Facebook often makes a point of reminding the press and public that its privacy measures and data protection compliance in Europe are regulated by the Irish Data Protection Commissioner (IDPC). But how thorough is that organization?
You won’t get a clear idea from the IDPC’s annual report, which has just been released. It dedicates a mere 78 words to its discussions with the social network:
Continuing engagement with Facebook Ireland prior to the introduction of new features, alterations to existing features, privacy settings and controls for individuals, advertising functions, and the recent launch of its new “Terms and Conditions” in January 2015.
This included legal and technical examinations of the ‘user facing’ elements of Facebook’s offering, and the organisational and technical processing that goes on behind the scenes. In addition, a substantial on-site review of audit recommendations took place in mid-2014.
What did that “substantial on-site review” entail? The document doesn’t give any further details. I’ve emailed the IDPC and will update this post if it provides any.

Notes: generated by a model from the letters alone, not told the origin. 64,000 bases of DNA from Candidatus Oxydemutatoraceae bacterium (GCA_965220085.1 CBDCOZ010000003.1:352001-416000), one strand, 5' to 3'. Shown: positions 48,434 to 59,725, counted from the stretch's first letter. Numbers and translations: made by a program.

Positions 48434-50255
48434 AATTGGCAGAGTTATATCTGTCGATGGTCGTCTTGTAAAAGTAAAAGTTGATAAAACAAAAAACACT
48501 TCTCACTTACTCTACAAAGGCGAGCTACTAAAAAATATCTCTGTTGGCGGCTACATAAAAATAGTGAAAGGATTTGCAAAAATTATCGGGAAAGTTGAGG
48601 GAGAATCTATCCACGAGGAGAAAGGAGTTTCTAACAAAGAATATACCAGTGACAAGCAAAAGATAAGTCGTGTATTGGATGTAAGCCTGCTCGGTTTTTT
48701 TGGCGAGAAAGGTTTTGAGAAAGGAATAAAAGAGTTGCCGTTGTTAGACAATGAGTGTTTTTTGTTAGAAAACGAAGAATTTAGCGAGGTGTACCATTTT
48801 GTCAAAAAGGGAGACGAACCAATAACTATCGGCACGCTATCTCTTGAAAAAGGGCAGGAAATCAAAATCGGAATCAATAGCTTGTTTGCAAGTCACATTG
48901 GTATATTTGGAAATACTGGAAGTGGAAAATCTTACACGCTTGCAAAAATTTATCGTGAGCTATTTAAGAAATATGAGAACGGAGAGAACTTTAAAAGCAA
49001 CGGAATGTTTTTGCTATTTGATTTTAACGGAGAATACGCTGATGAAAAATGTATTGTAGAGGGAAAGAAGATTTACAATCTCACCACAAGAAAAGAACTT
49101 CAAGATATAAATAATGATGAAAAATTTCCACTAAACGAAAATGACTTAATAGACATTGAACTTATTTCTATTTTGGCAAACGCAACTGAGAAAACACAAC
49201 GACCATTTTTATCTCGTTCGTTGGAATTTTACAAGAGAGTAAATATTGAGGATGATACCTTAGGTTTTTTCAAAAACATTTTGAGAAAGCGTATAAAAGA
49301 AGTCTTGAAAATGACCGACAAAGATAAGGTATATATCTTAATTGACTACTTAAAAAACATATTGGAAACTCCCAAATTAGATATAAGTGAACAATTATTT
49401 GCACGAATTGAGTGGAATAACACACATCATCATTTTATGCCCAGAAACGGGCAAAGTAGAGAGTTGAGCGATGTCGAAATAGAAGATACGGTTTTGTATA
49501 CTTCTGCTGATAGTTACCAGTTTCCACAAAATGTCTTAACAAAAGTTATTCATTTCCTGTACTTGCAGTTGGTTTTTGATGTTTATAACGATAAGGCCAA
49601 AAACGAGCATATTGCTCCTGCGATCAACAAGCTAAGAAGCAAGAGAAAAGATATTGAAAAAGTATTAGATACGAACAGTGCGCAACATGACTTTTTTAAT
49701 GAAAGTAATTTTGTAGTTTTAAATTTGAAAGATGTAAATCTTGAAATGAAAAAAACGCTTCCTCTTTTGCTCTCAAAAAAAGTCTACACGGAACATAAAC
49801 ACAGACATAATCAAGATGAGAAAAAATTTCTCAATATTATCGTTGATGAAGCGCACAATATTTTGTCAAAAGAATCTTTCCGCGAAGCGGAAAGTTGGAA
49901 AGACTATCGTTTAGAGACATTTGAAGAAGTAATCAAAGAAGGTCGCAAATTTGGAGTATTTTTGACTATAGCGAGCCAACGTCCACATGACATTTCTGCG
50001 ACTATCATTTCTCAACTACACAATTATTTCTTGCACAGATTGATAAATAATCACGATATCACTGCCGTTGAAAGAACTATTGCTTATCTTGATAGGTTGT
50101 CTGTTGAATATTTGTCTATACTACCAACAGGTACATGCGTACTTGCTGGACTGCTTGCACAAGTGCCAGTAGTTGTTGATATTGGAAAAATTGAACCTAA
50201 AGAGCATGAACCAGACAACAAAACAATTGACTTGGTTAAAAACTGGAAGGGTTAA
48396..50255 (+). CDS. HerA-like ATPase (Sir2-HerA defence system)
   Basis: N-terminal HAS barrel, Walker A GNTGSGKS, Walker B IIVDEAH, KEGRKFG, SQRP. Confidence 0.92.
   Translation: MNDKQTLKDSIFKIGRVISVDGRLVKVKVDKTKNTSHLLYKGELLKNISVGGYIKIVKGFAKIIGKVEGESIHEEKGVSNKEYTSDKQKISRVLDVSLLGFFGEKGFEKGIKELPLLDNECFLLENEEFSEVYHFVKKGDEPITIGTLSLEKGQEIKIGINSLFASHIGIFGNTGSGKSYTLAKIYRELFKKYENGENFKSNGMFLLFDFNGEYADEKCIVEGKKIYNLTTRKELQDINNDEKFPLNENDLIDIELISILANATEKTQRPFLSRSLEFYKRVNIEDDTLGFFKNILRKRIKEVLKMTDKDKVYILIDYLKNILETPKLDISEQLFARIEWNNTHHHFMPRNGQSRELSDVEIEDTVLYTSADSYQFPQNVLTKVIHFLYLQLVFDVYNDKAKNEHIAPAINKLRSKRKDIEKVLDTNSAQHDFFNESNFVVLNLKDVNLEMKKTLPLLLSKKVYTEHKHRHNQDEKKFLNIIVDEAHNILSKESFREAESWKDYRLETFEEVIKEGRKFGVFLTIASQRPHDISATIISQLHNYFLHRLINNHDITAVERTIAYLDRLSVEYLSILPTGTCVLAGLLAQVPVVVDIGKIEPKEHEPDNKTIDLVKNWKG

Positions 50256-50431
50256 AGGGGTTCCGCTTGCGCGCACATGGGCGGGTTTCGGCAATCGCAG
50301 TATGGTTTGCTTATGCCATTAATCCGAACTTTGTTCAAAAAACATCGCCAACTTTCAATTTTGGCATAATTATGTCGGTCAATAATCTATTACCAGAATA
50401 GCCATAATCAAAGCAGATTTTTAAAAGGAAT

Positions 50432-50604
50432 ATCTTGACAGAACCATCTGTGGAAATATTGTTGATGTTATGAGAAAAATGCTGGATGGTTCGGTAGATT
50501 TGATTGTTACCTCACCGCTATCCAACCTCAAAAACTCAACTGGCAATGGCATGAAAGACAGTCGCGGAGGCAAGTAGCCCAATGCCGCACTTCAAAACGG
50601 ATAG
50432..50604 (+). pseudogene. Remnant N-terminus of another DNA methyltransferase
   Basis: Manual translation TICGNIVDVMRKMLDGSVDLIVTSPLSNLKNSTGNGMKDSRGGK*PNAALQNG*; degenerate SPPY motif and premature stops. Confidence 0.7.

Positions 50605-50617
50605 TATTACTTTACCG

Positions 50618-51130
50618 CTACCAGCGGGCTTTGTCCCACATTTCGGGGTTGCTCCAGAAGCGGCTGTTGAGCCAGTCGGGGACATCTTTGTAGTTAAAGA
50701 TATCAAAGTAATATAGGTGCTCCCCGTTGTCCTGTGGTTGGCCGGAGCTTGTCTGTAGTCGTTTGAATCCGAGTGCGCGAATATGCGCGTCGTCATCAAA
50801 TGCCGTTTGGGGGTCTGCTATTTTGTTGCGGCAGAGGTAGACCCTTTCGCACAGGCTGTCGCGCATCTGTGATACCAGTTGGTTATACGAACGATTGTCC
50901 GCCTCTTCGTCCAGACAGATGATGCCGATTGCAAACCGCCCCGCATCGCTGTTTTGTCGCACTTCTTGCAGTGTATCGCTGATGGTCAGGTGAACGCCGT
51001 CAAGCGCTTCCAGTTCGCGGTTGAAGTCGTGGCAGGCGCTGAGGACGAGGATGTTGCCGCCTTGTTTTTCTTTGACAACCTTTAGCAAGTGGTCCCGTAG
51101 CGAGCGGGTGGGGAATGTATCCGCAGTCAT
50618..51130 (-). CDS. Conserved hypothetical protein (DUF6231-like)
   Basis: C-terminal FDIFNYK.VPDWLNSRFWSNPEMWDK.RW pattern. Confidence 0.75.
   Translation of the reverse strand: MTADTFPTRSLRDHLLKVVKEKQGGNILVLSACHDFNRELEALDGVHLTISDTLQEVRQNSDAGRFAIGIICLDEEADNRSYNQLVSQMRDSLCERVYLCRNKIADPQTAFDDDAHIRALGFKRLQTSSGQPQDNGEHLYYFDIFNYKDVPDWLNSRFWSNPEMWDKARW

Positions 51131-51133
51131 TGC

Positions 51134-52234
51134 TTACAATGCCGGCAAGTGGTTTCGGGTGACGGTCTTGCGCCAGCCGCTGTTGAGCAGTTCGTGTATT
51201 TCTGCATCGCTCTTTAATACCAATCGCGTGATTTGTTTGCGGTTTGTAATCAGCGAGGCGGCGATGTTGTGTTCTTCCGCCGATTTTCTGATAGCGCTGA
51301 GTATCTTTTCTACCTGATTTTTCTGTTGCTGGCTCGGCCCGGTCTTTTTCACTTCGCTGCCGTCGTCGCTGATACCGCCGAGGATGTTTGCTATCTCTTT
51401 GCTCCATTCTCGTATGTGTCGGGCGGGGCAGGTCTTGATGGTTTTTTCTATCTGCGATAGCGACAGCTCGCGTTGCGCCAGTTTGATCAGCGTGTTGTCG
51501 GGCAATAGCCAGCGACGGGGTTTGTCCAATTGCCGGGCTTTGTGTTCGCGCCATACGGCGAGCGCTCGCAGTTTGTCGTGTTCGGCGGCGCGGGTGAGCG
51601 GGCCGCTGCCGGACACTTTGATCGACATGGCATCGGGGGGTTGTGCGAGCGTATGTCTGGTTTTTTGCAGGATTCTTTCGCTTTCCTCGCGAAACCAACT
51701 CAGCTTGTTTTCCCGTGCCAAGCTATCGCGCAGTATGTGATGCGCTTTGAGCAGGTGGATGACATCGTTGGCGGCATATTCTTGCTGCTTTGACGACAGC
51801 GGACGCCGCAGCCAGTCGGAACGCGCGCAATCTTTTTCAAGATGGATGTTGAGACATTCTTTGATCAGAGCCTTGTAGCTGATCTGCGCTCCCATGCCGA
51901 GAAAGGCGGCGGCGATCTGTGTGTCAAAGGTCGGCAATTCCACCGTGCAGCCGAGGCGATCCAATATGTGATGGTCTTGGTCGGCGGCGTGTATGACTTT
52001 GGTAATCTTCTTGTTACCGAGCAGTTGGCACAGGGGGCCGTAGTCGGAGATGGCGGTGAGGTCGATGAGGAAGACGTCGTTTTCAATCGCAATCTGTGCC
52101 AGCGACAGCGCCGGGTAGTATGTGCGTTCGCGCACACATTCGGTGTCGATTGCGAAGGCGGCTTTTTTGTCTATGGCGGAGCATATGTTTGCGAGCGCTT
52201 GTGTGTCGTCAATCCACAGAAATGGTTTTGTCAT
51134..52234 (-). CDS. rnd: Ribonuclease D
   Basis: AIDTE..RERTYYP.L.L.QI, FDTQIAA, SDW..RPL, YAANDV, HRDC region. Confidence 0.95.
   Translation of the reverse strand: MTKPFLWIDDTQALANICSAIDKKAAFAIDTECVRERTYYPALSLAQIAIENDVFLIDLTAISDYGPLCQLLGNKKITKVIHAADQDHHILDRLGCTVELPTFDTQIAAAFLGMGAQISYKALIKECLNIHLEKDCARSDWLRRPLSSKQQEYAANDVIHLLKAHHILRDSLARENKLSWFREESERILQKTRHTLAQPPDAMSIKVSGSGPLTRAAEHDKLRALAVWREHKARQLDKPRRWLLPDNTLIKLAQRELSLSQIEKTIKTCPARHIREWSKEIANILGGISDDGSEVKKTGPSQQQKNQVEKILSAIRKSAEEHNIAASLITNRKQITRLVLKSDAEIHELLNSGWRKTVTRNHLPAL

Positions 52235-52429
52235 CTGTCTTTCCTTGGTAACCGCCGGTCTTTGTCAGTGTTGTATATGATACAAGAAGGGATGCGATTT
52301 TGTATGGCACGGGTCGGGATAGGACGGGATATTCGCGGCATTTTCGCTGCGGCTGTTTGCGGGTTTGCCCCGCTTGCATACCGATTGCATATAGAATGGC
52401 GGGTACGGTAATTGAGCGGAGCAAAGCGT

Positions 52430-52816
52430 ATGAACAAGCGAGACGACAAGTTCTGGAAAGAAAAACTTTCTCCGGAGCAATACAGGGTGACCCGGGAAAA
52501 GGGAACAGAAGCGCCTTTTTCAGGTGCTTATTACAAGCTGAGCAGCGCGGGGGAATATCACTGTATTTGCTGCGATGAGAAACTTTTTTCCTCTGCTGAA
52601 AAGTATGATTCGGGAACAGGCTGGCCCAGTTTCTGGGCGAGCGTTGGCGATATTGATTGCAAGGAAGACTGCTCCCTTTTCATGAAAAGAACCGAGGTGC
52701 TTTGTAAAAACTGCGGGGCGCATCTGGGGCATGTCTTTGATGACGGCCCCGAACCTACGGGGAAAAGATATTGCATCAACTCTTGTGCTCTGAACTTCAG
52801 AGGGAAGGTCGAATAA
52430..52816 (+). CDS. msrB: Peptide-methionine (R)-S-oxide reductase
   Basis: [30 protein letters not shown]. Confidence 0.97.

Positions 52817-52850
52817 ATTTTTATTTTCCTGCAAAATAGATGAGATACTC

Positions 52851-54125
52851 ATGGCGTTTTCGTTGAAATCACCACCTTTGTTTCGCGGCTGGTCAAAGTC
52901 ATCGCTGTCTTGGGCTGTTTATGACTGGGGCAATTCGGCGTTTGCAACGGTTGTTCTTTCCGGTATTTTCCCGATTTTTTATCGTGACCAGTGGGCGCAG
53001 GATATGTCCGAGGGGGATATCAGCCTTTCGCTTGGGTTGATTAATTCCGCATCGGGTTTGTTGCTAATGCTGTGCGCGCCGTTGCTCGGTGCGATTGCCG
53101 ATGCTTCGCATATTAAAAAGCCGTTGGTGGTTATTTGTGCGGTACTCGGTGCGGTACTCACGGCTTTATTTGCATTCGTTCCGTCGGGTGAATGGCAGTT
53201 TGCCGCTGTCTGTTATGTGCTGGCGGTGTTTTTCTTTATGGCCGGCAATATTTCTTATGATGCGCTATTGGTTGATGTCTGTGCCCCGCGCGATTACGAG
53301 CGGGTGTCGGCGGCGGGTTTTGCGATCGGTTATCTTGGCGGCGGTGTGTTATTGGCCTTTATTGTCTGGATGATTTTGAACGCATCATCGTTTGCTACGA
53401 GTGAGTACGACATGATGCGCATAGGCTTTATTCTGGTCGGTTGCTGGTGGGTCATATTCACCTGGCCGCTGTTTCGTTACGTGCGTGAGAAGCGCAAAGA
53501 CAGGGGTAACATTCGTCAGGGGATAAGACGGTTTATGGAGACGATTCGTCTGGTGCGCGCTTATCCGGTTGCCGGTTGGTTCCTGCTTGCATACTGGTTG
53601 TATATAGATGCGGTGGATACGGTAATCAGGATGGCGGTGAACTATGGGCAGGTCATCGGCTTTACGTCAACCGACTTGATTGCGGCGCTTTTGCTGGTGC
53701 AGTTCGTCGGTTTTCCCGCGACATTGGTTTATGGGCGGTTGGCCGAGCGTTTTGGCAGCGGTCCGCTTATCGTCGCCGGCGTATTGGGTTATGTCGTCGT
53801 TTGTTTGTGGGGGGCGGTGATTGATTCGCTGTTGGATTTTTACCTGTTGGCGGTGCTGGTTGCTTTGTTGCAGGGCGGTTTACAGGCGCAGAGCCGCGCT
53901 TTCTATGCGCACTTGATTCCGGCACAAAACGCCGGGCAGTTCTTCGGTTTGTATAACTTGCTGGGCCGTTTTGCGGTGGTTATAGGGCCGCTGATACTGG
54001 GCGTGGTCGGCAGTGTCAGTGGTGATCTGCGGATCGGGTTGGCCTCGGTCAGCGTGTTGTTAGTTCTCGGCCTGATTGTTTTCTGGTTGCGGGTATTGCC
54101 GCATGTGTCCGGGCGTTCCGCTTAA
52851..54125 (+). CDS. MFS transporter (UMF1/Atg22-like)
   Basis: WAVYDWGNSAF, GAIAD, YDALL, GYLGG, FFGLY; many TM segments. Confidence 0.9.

Update: The IPDC says “a number of aspects of Facebook services remain under examination by the office.” When I asked for clarification on what that entails it told me they include “sharing data within the Facebook family of companies, cookies and social plug ins.”
Facebook’s privacy measures and its use of data are hot topics, so it is somewhat unsettling that the regulator best placed to investigate its European activities isn’t more transparent.
Other tech companies highlighted in the report include Apple (which has been consulting with the regulator about its forthcoming ‘Streetview-style’ maps product), Microsoft (which is mentioned once in regard to terms and conditions) and LinkedIn (which received a privacy audit.)
Incidentally, when I contacted the IPDC earlier this year, following an update to Facebook’s terms and conditions, it told me its last full audit of the company took place in December 2011, followed by a review in September 2012, and that there were no upcoming plans to repeat the exercise.
➤ Annual Reports [Irish Data Protection Commissioner]